Pet lovers still uneasy after QC law repeal

Animal welfare advocates called on the Quezon City government “to put in black and white” the reported scrapping of an animal control ordinance limiting the number of pets per household to four.

This was after City Hall announced that Ordinance No. 2386 had been effectively repealed with the passage of a new law consolidating animal-related policies in the city. The measure earlier sparked outrage from pet owners protesting the limit and the P500 special permit required for those who wish to keep more than four pets.

The city veterinary services office has defended the restriction by citing 2014 figures showing that 90 percent of the 13,231 animal bite cases recorded in the city involved pets. That same year, the city also posted the highest number of rabies cases in Metro Manila at 25, it added.

Vice Mayor Joy Belmonte on Tuesday said the ordinance, approved March 13, was “no longer applicable” as it would be superseded by the more comprehensive Ordinance No. 2389, the City Veterinary Code, which was approved March 26 and no longer imposed a limit.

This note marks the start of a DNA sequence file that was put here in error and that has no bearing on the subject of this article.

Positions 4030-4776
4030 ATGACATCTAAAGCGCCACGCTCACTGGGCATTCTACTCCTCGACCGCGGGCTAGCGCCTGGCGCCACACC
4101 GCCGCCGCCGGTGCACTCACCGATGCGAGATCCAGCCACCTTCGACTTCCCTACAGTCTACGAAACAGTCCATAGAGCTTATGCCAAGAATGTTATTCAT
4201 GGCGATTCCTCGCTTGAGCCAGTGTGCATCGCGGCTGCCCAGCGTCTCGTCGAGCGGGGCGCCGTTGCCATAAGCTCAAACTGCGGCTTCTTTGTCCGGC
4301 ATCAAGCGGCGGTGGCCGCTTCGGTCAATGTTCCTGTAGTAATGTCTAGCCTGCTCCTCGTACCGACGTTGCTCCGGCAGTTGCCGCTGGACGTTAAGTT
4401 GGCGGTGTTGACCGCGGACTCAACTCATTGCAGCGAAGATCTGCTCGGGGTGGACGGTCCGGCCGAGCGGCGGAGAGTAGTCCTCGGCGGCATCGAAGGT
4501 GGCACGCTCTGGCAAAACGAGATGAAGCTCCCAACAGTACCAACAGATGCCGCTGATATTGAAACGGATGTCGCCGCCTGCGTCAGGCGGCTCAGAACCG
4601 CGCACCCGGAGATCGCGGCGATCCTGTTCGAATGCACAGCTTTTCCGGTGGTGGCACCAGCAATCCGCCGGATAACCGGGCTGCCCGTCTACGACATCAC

But members of the Philippine Animal Welfare Society (PAWS) remained unconvinced, staging a protest rally Wednesday at City Hall. PAWS executive director Anna Cabrera demanded to see a document that ‘’repeals it properly.”

“Don’t hide under an ordinance that was just incidentally signed later,” Cabrera said, adding that she found nothing in the code explicitly stating it was repealing the pet limit provision. “Referring to the new veterinary code seems to be the officials’ way of … sweeping the problem under the rug and quelling any public protest about the controversial ordinance.”

PAWS said the contentious ordinance “promotes pet abandonment—which is a violation of the Animal Welfare Act—and infringes on pet owners’ right to property and right to privacy.”

A better solution would be for the city government to have a spay and neuter program for pets and strays, said PAWS, which also noted that animal welfare advocates were not consulted on the ordinance.

Belmonte explained on Wednesday: “If they were not invited to the hearings, we would like to apologize. They should have been invited. The councilors have stated that they sent out invitations, but sometimes the invited parties do not attend.”

“I’m thankful to them for bringing it up. We will be more conscious to ensure that their presence is always there when there are similar issues discussed on the floor,” she said.

For resident Eric Suguitan, who keeps 18 cats and dogs, most of them “rescued” from the streets, the ordinance may be intended to promote responsible pet ownership but could end up punishing rescuers like him “who are actually helping (the local government) keep strays off the streets.”